Fortunately, he says, hooves with chronic low-grade founder are fairly easy to manage by just improving the condition of the sole, which in turn supports the coffin bone: “If the horse has thin soles that are easily bruised you may just need to thicken up the sole depth. Sometimes just shoeing with a regular keg shoe, a wedge and a rolled toe is all that’s required to help the sole become stronger and thicker.” Morrison usually uses glue rather than nails to apply the shoes for the first two or three shoeings. Once the sole is thickened, he lets the horse go barefoot and rolls the edge of the hoof walls.

“Where the sole meets the wall it is fairly tough and strong, compared to the inner central part of the sole. The perimeter becomes calloused and strong,” Morrison explains. “With this process of letting the sole thicken by first protecting it with shoeing, the feet grow out beautifully. The cracks in the wall grow out and the foot becomes shiny and healthy rather than dull and shelly; the integrity of the wall changes.”

Julie Bullock, DVM, of Mount Sidney, Virginia, adds that frequent trimming is paramount in these cases, because it keeps the toe short to ease breakover. “Some of these horses grow very little sole, so they are often sore. Sometimes I put them in boots that can be taken on and off with Velcro. Those boots can be used intermittently, depending on the footing,” she says. “Ideally, you want to get the horse to where he can go barefoot. That’s easier on the horse and the pocketbook—just doing frequent trimming to keep the feet short and at the proper angle.”

Travis Burns, a lecturer and farrier at the Virginia-Maryland Regional College of Veterinary Medicine, says it can be helpful to use sole and frog supports in low-grade cases of founder until the sole naturally thickens. “Chronic laminitic horses that have adequate sole depth do very well, but if they lose their sole depth they become uncomfortable and tender very quickly,” he says. “You can create artificial sole depth, using things like packing or silicone pads. If you are lucky, the horse can grow more sole himself, after a while.”

Stable founder: Out of rotation
Cases of what Morrison describes as “stable founder” typically have mild rotation or movement of the coffin bone due to persistent low-level inflammation of the tissues. Like low-grade founder, the condition doesn’t arise from a single carbohydrate overload after a raid on the feed room, but instead from an underlying physiological problem that continually stresses the structures of the hoof. Nor are these horses likely to have an episode of acute pain, but they are more likely than horses with low-grade founder to be continually tenderfooted and “off.” Stable founder is also more likely toproduce exterior evidence of the damage being done inside the hooves.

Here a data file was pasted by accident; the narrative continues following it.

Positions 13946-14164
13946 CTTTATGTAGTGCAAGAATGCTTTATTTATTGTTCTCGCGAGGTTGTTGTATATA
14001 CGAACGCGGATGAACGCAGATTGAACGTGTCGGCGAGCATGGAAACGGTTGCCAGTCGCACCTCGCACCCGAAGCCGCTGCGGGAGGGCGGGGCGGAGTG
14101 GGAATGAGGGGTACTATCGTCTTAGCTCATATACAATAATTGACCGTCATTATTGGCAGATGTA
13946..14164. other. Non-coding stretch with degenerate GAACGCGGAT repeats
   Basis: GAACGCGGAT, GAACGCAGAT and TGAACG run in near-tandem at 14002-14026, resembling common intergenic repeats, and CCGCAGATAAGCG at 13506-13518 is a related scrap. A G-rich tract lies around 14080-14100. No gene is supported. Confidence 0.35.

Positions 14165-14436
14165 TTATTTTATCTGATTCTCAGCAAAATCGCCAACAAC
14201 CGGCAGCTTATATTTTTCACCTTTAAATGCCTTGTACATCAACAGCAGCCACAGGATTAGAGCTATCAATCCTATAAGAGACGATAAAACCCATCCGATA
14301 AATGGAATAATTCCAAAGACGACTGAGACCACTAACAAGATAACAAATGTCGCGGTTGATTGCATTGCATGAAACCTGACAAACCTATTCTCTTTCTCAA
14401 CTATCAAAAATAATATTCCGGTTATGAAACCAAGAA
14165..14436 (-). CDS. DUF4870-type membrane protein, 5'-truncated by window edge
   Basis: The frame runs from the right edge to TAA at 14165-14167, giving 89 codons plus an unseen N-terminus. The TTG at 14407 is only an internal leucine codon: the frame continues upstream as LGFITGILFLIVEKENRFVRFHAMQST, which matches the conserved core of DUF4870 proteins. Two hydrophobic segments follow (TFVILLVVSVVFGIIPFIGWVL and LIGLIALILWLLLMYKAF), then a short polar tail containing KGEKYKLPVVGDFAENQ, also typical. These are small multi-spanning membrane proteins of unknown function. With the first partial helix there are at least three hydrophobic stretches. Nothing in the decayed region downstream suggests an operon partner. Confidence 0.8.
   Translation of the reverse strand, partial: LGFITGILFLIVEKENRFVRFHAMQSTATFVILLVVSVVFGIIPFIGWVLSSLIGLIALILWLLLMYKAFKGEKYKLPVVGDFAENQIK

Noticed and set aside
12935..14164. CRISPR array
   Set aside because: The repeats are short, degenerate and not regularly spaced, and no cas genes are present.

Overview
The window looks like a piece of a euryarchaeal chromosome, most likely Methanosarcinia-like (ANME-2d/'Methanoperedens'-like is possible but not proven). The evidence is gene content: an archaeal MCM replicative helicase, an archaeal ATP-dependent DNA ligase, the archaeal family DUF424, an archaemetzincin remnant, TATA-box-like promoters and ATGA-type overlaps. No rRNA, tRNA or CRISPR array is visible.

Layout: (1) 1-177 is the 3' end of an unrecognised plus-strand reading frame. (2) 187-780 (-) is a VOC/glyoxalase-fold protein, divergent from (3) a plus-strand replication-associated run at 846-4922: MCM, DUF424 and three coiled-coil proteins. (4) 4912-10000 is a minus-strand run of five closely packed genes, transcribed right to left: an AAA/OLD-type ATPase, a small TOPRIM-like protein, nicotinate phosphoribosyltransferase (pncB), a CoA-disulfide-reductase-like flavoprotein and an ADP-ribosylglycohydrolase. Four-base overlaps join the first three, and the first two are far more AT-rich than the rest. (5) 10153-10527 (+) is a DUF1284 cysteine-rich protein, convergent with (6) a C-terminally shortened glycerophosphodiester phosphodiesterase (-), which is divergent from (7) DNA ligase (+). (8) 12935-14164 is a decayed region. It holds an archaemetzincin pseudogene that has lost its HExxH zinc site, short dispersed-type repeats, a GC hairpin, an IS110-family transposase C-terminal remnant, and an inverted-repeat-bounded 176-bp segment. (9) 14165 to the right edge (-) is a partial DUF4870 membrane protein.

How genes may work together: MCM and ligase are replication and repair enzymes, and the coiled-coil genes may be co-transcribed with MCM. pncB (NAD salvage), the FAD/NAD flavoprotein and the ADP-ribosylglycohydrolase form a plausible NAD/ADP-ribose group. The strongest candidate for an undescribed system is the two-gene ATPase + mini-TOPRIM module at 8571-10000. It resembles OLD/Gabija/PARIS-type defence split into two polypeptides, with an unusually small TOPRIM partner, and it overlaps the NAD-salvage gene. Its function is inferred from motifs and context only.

“There is more hoof capsule distortion than in low-grade cases. The heels grow faster than the toe, and there are founder rings around the hoof. There’s more dishing at the front of the foot, and stretching of the white line,” says Morrison. “This is the typical foot you’ll see in a horse with metabolic syndrome.”

Radiographs will reveal rotation of the coffin bone, caused by the pull of the deep flexor tendon. The rotation isn’t typically progressing, hence the term “stable,” but is still the primary consideration in mapping out a shoeing protocol. “One of our major shoeing goals is to decrease the pull of the deep digital flexor tendon and rehabilitate those feet,” says Morrison. “Therefore, the shoe requires some degree of wedge at the rear and also a rolled toe, to take some of the stress off the laminae during breakover.”

Even when an underlying metabolic problem is controlled through management changes, stable founder will persist and require continual care. “Usually those feet can’t get to where they can go barefoot,” says Morrison. “The majority of them need to stay in some type of shoe because the laminae are more compromised. The foot needs more protection and you need to keep the coffin bone at a better angle.”

A common and time-honored shoeing technique in these cases is a standard shoe tacked on backward, says Paul Goodness, a farrier with Forging Ahead in Round Hill, Virginia: “Some people may use a reversed shoe to provide support across the heels without putting pressure on the toes. The toe area is usually painful for about three months and incapable of being a weight-bearing structure. So we concentrate support on the back part of the foot—the frog and the heels—any area that is not painful. This gives the damaged laminae in that area some relief.”

Other styles of shoe perform the same function. “We do this with many different types of shoes, such as an egg bar, heart bar or anything that provides support across the back of the foot,” says Goodness. The exact shoe will depend on the specific situation, but some aspects of the technique are universal: “The ground surface of the shoe must be beveled appropriately, for easy breakover, to relieve some of the stress on the front of the foot when moving forward, or help prevent shearing of the laminae when the horse turns,” he says.